The Buffett Way: A Study in Buy and Hold

Warren Buffett’s buy-and-hold mentality has paid off nicely, but he also knows when and how to sell.
Buy and hold is still alive. Warren Buffett is one of the greatest testaments to that.
As I noted in Monday’s issue of Income & Prosperity, Buffett was buying Coca-Cola (NYSE: KO) in the 1980s when it was just $5 a share and Wells Fargo (NYSE: WFC) in the 1990s at $3 a share.
He’s made multiples on his money from these “forever stocks” since then. And a big reason is that he held on through the good and bad times.

WaPo Windfall

One of the best examples of this principle is his investment in The Washington Post Co. Buffett’s Berkshire Hathaway (NYSE: BRK-B) started buying up shares of the newspaper company in the early 1970s. It built a 10% stake, with a cost basis of roughly $11 million.
At the time, Buffett recalls The Washington Post trading at a $100 million market value, while he calculated the value to be well over $400 million – truly an undervalued company.
Really, the investment was a play from Peter Lynch’s “invest in what you know” strategy. Buffett lived in Washington, D.C. for a long time, and even delivered the newspaper door to door as a kid.
At one point, Buffett’s stake was valued at over $1 billion, but it fell to close to $700 million in the mid-2000s. At the end of the day, he’s a disciplined investor and held on through the turmoil.
What’s more is that Buffett actually thought about buying The Post outright in 2013 when shares were slumping. He had been on the board for over 20 years and was its largest outside shareholder. And he has a special affinity for newspapers, having bought several through the years, including the Omaha World-Herald.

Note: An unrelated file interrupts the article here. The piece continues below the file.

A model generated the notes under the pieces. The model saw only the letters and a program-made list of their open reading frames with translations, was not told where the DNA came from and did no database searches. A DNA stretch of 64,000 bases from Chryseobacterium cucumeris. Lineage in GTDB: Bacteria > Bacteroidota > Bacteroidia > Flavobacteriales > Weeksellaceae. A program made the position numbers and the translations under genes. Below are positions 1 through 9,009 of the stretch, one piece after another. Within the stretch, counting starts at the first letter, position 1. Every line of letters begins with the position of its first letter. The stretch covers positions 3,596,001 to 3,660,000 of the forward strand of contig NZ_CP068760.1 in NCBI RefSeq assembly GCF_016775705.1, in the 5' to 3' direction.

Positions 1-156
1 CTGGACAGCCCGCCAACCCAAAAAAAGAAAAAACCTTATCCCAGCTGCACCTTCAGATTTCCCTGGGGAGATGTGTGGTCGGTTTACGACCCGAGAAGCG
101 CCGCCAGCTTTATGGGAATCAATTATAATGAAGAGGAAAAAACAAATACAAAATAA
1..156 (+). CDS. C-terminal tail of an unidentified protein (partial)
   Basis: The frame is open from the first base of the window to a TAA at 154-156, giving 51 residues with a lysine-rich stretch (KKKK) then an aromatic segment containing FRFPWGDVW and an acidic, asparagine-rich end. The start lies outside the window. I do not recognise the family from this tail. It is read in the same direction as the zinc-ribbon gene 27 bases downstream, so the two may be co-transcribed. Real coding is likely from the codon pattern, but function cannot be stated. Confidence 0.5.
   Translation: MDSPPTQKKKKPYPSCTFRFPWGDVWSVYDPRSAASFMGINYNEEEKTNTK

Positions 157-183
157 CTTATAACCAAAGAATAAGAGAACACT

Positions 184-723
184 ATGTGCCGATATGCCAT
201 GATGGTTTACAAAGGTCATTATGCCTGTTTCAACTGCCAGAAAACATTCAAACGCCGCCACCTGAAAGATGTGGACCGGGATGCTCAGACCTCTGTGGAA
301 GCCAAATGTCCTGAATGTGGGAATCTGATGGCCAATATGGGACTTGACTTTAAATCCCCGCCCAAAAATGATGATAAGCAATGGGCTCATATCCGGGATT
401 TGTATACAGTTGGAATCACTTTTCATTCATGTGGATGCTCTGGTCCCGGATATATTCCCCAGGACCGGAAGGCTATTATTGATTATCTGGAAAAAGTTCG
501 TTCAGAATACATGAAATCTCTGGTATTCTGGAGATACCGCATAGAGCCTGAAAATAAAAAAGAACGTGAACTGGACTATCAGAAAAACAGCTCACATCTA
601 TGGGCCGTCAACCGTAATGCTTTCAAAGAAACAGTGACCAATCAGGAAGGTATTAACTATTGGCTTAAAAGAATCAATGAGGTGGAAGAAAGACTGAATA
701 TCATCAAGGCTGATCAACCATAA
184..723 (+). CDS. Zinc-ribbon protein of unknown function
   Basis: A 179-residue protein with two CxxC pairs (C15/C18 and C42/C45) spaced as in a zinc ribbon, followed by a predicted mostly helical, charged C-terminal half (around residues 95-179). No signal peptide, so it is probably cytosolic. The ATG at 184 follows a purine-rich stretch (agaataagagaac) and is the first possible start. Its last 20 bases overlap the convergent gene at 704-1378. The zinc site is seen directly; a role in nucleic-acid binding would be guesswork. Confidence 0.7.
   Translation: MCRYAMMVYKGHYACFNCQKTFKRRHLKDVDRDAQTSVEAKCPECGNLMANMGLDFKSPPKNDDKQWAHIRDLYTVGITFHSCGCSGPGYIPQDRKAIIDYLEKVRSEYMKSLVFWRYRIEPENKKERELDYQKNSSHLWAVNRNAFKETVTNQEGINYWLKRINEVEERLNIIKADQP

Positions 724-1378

But he apparently kept a level head and didn’t let his emotions cloud his judgement. For Buffett, it’s all about price. More specifically, value. The valuation just didn’t make sense for Buffett. The Washington Post was losing money.
Instead,’s (NASDAQ: AMZN) Jeff Bezos stepped in and bought the flagship newspaper for $250 million in 2013. By the time of the sale, Buffett owned close to 20% of the company. (Although he never purchased a share after the early 1970s, buybacks boosted his ownership through the years.)
Helped by the Bezos buyout, Buffett was able to turn $11 million into about $1.1 billion in roughly 40 years – a 9,900% return. For comparison, the S&P 500 index produced a return of 1,450% from the start of 1973 to the end of 2013. Put another way, Buffett realized a 12% annualized return for his Washington Post stake, while the S&P 500 returned just 7%.

Icing on the Cake

Then, in a classic Buffett deal, he was able to sidestep paying taxes on that hefty gain. Shortly after The Washington Post buyout, Berkshire decided it was time to lock in those gains by swapping its Graham Holdings (NYSE: GHC) stock – former parent company of The Post – for assets.
An asset swap is a non-taxable exchange. So in exchange for Berkshire’s equity stake in Graham Holdings, Berkshire received about $327 million in cash, just over $400 million in Berkshire Hathaway stock held by Graham Holdings, and a Miami TV station worth $364 million. Add in the favorable tax treatment, and it was clearly a win-win for Graham Holdings and Buffett.
Buying and holding works. Knowing when to sell is tough, and sometimes even Buffett gets out too early. However, when trends and facts change, be sure to look at things with an independent view. It also doesn’t hurt if – like Buffett – you can be a bit tax savvy.

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